The Anti-Bagel Hagel
Resolved: if confirmed, Chuck Hagel is going to make a lot of decisions that will irritate conservatives, Republicans, and friends of Israel.
And maybe some folks outside those groups as well. The editors of the Washington Post surprise us this morning by opposing Hagel strongly for his views on defense cuts and Iran: “Mr. Hagel’s stated positions on critical issues, ranging from defense spending to Iran, fall well to the left of those pursued by Mr. Obama during his first term — and place him near the fringe of the Senate that would be asked to confirm him… Mr. Hagel was similarly isolated in his views about Iran during his time in the Senate. He repeatedly voted against sanctions, opposing even those aimed at the Iranian Revolutionary Guard Corps, which at the time was orchestrating devastating bomb attacks against U.S. troops in Iraq. Mr. Hagel argued that direct negotiations, rather than sanctions, were the best means to alter Iran’s behavior. The Obama administration offered diplomacy but has turned to tough sanctions as the only way to compel Iran to negotiate seriously.”
Bret Stephens kicked off the debate over Hagel in the Wall Street Journal Tuesday:
Prejudice—like cooking, wine-tasting and other consummations—has an olfactory element. When Chuck Hagel, the former GOP senator from Nebraska who is now a front-runner to be the next secretary of Defense, carries on about how “the Jewish lobby intimidates a lot of people up here,” the odor is especially ripe.
Ripe because a “Jewish lobby,” as far as I’m aware, doesn’t exist. No lesser authorities on the subject than John Mearsheimer and Stephen Walt, authors of “The Israel Lobby,” have insisted the term Jewish lobby is “inaccurate and misleading, both because the [Israel] lobby includes non-Jews like Christian Zionists and because many Jewish Americans do not support the hard-line policies favored by its most powerful elements.”
Ripe because, whatever other political pressures Mr. Hagel might have had to endure during his years representing the Cornhusker state, winning over the state’s Jewish voters—there are an estimated 6,100 Jewish Nebraskans in a state of 1.8 million people—was probably not a major political concern for Mr. Hagel compared to, say, the ethanol lobby.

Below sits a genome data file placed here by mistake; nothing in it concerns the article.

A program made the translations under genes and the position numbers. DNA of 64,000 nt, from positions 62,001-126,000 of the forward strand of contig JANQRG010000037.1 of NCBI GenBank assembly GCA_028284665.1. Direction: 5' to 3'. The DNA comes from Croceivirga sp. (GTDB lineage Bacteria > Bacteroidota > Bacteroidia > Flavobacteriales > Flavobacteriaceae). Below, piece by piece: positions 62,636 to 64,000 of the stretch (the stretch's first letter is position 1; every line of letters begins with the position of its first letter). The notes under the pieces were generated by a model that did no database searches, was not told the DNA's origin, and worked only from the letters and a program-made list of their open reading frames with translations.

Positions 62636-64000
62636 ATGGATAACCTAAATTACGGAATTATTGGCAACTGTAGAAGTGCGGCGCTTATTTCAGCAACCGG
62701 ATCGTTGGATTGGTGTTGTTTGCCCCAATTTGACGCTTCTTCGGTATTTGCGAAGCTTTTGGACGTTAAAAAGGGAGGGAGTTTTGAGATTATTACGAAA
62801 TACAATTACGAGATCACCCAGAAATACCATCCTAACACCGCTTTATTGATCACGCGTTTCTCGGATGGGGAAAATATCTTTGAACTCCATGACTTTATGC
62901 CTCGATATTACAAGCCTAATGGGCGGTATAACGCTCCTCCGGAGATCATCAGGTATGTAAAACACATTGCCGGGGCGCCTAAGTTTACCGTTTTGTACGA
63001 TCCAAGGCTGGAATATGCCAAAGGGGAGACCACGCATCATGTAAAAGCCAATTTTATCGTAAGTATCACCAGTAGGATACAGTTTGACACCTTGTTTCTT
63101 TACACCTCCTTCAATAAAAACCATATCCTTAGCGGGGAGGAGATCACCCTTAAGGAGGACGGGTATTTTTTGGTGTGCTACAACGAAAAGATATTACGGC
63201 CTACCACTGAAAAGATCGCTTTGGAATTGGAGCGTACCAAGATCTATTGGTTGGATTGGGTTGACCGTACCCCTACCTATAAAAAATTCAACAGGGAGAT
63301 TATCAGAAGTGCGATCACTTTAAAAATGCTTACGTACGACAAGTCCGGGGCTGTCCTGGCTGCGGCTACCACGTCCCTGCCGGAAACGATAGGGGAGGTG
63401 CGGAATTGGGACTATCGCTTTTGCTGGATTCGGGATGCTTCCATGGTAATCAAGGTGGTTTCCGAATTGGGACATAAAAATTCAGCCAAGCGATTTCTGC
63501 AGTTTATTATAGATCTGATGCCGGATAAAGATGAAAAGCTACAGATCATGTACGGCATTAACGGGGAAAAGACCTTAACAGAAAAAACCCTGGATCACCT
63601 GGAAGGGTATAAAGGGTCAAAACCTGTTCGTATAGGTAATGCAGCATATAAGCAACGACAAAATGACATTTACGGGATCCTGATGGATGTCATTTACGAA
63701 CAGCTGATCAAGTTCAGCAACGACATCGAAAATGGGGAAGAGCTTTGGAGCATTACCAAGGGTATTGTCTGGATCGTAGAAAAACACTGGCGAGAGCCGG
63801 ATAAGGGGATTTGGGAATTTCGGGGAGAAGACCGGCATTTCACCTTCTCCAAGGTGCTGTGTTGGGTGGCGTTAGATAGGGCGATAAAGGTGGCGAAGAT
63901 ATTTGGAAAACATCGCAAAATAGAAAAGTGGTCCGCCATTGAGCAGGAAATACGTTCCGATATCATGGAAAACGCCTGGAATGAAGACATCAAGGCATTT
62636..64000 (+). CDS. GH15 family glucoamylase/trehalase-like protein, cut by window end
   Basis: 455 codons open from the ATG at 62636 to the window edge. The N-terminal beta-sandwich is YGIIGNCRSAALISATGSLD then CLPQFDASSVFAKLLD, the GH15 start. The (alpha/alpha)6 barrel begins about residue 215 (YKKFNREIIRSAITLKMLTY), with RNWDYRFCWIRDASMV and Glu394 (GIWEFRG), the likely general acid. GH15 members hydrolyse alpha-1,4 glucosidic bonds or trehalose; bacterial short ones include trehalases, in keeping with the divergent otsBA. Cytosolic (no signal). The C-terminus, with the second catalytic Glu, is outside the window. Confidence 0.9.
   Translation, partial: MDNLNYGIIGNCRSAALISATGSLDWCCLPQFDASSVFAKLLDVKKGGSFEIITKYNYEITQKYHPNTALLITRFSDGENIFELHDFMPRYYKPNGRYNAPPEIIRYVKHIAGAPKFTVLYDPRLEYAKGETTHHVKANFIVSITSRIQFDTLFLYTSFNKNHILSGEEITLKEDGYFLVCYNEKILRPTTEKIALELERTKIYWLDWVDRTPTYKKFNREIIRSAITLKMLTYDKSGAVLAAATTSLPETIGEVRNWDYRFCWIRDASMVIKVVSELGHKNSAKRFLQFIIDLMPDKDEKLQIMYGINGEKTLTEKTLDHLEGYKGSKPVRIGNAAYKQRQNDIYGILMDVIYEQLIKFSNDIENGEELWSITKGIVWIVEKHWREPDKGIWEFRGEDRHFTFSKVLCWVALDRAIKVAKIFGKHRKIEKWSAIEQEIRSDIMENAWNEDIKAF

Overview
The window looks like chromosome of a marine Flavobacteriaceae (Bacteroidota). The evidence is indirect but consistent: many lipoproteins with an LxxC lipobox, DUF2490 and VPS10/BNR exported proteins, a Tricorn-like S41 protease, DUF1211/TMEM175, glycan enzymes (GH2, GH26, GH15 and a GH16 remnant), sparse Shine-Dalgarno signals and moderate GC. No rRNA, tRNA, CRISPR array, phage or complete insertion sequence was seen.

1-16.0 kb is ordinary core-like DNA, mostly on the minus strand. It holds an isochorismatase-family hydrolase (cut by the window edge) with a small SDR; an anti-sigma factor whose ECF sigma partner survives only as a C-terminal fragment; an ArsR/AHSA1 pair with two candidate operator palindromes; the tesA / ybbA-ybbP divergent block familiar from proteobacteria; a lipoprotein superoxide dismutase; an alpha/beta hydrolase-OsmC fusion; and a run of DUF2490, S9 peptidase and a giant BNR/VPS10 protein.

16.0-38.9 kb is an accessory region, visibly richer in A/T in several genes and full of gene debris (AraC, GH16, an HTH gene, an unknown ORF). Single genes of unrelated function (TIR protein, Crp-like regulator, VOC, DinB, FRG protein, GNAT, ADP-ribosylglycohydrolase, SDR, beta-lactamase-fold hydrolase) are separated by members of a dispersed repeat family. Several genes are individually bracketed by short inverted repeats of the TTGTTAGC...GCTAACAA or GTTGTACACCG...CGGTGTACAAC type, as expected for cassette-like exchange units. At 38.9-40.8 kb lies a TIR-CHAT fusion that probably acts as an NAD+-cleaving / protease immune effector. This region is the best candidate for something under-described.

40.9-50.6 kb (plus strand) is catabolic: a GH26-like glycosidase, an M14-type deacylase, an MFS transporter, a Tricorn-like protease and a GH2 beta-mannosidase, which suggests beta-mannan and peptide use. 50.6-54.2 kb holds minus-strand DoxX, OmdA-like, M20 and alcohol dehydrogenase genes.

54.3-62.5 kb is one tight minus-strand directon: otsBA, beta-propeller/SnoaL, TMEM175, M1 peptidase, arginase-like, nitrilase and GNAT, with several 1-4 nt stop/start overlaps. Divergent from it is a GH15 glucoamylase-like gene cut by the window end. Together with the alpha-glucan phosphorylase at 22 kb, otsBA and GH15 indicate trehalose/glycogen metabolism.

Alana Goodman: “Obama wouldn’t just be burning his pro-Israel voters by nominating Hagel. The reputations of pro-Israel Democratic leaders–who took to the op-ed pages to reassure Jewish voters that, despite evidence to the contrary, Obama would get serious on Iran in a second term–are also riding on this.”
Why do I get the feeling that Obama would not lose much sleep about burning the reputations of pro-Israel Democratic leaders who reassured Jewish voters? Hey, guys look out for that bus!
Jen Rubin sends along word from Abe Foxman, the head of the Anti-Defamation League, on the potential for Chuck Hagel to be picked as secretary of Defense: “Chuck Hagel would not be the first, second, or third choice for the American Jewish community’s friends of Israel. His record relating to Israel and the U.S.-Israel relationship is, at best, disturbing, and at worst, very troubling. The sentiments he’s expressed about the Jewish lobby border on anti-Semitism in the genre of professors John Mearsheimer and Stephen Walt and former president Jimmy Carter.”
For some readers, Hagel’s invocation of the sinister-sounding “Jewish lobby” will be enough to urge Senate Republicans to strongly oppose his confirmation; for others, it will be his longtime interest in reaching out to unsavory characters in Hamas and the regime of Iran.
Still, there’s this nagging point – none of this is anything new, and neither a critical mass of American Jews or the electorate as a whole seem to care. The Obama administration’s persistent desire to hold talks with Iran were mentioned, time and again, in the campaigns of 2008 and 2012. Mitt Romney pointed out the spinning of Iran’s centrifuges over the past four years again and again on the campaign trail. Hagel’s been so pro-Obama, he was mentioned as a possible running mate in 2008, and has been mentioned for the Secretary of Defense job every time it was opened up under Obama. The unlikelihood that negotiations would advance any U.S. interest, and instead amount to a propaganda win for regimes and groups hostile to us, is pretty clear. And yet America elected and reelected the guy proposing it. And he carried the Jewish vote by a healthy majority both times.
How many times are we required to save the American people from the consequences of their actions, dragging them kicking and screaming from a bad outcome they keep trying to run towards? If only a small portion of the American Jewish community is willing to loudly oppose Hagel over his “Jewish lobby” comments, how vehemently should those of us outside that community fight a battle that we are quite likely to lose?